High level school student leaning against window looking at phone
HealthJanuary 20, 2021

Fostering student success and engaging students in collaborative learning

By: Heraldine Flores, MSN Ed, RN, CHSE, CNE, CPNAshley Rascoe, MSN Ed, RN-BC, CHSE, CNE & CNEcl
This blog post will discuss the action research chosen to enhance current practice, particularly in the educational setting. Topics include motivation, background, the problem or issue, the purpose, the participants, engagement template examples, results, and highlights from the post.

Strategy #1: Handwritten template

Motivation

According to Lee, Schull, & Ward-Smith (2016), critical thinking skills cannot be obtained overnight. The definition of critical thinking is utilizing analysis that remains objective in nature to evaluate a circumstance in order to form a judgment. Furthermore, obtaining critical thinking skills is a process in which a person must be continuously exposed to different situations to enhance the growth of critical thinking skills. This means critical thinking skills must be developed over time and are not necessarily acquired immediately. With the understanding that critical thinking skills must be developed over time, nursing schools should implement more critical thinking strategies to strengthen this skill in order to improve proper decision making as a new nurse.

According to Lee, Schull, & Ward-Smith (2016), having critical thinking skills is an essential part of nursing. Educators can facilitate the learning and development of critical thinking skills for the students throughout the nursing program based on certain teaching strategies. Most of the success of improving critical thinking skills involves incorporating higher-level thinking activities in the classroom to enhance the learning such as pre-class work to enable students to be prepared prior to coming into class. Some researchers may view this as flipping the classroom (Lindemulder, 2018).

Background

Notably, nursing students are required to develop critical thinking skills early in the nursing program. Unfortunately, many students are not able to make these critical nursing judgments due to many reasons. One of the main reasons why students may not be able to utilize the skills needed is because of the lack of comprehension of the readings (Collins, Lindström, & Compton, 2018).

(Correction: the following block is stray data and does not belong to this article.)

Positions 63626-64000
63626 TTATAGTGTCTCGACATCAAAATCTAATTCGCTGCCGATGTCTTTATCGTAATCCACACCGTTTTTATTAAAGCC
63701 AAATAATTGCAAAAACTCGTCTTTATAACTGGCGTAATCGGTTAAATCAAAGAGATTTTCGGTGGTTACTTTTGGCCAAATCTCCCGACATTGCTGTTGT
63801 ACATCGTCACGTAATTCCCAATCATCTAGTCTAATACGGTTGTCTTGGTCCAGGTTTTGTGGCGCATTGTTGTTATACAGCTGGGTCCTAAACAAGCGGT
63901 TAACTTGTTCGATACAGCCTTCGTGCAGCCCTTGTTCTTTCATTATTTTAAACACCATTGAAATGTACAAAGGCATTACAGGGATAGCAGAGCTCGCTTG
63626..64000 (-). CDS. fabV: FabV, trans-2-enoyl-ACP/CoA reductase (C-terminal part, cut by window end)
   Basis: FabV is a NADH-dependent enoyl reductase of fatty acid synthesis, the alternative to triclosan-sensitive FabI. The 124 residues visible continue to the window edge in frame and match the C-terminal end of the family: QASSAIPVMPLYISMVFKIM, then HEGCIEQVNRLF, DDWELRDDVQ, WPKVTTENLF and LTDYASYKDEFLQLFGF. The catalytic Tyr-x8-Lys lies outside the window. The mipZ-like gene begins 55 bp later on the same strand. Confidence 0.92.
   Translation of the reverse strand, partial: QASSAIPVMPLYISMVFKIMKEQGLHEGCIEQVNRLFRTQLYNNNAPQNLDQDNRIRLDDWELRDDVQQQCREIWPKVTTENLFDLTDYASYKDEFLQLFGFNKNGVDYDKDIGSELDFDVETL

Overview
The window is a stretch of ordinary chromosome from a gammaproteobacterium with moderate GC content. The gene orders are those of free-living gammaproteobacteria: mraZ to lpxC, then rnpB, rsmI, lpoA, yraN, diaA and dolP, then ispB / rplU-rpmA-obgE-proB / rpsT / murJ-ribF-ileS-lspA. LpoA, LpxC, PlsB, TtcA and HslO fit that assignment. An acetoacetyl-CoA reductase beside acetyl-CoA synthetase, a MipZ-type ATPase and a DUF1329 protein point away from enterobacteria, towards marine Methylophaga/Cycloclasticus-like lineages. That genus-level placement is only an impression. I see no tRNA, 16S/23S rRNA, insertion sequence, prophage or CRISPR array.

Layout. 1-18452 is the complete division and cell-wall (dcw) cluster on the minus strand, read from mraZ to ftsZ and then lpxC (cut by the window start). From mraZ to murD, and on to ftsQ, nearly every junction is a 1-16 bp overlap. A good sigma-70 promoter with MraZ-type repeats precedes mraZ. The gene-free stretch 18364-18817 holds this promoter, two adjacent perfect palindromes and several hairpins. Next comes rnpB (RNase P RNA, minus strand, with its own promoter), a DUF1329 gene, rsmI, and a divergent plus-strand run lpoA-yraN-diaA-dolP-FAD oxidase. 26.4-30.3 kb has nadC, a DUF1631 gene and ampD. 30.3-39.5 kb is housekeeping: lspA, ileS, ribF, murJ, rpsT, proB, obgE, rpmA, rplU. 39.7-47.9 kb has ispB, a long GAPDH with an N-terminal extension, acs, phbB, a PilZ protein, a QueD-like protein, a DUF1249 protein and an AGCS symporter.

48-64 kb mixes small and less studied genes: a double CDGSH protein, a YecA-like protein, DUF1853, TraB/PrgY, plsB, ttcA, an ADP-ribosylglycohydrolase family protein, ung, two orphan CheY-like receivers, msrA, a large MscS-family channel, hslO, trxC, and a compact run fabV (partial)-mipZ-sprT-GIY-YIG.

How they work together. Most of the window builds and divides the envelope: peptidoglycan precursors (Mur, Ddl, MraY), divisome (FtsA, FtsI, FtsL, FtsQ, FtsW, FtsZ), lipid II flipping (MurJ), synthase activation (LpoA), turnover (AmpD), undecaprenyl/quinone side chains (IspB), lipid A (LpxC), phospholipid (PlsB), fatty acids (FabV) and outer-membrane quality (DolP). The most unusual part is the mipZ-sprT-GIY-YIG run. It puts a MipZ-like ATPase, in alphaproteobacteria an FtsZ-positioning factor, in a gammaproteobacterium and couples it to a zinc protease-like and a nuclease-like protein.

Most of the entry-level nursing students are from high school and are not challenged to synthesize nursing-related readings appropriately in order to comprehend the information in the textbooks (Lee, Schull, & Ward-Smith, 2016). Therefore, when entry-level nursing students begin the nursing program, they tend to struggle with readings that assist them with gaining knowledge for critical thinking.

Problem

Undergraduate, entry-level nursing students often lack reading synthesization when first starting the nursing program. Many are accepted into the program directly from high school, so they have not developed critical reading skills. It is known high schools teach in a passive learning environment and students are not forced to do required learning (Lee, Schull, & Ward-Smith, 2016). Although teachers cannot force students to read in order to enhance their learning, it should be recognized that students come to the program often overwhelmed due to the sudden shift in instruction delivery. Therefore it is imperative to assist students with synthesizing the information in an appropriate manner in order for them to utilize critical thinking skills needed for the nursing profession (Collins, Lindström, & Compton, 2018). One method to address this concern is by creating templates for the readings. The templates contain pertinent information regarding the content that must be learned.

Purpose

This participatory action research for individual teacher research is to determine if a formative assessment technique actually assists students with synthesizing the readings to enhance their learning and comprehension of material. This formative assessment comes in the form of a template. We can call this template a medical surgical nursing template for nursing students. The template has six small boxes on one page to address the readings highlights. The information placed in these boxes must not exceed the box space and must be transcribed into their own words. This ultimately may assist the student with synthesizing the information read. It allows students to focus on pertinent information that will guide their purposeful readings. The templates must be handwritten in order to maintain academic integrity. Additionally, the handwritten written portion will address the kinesthetic learner. By reading, the visual learner may be addressed. There are other ways to incorporate the learning styles, but these were just a couple of examples to keep the student in the holistic mind-frame (Casey, O' Leary, & Coghlan, 2018).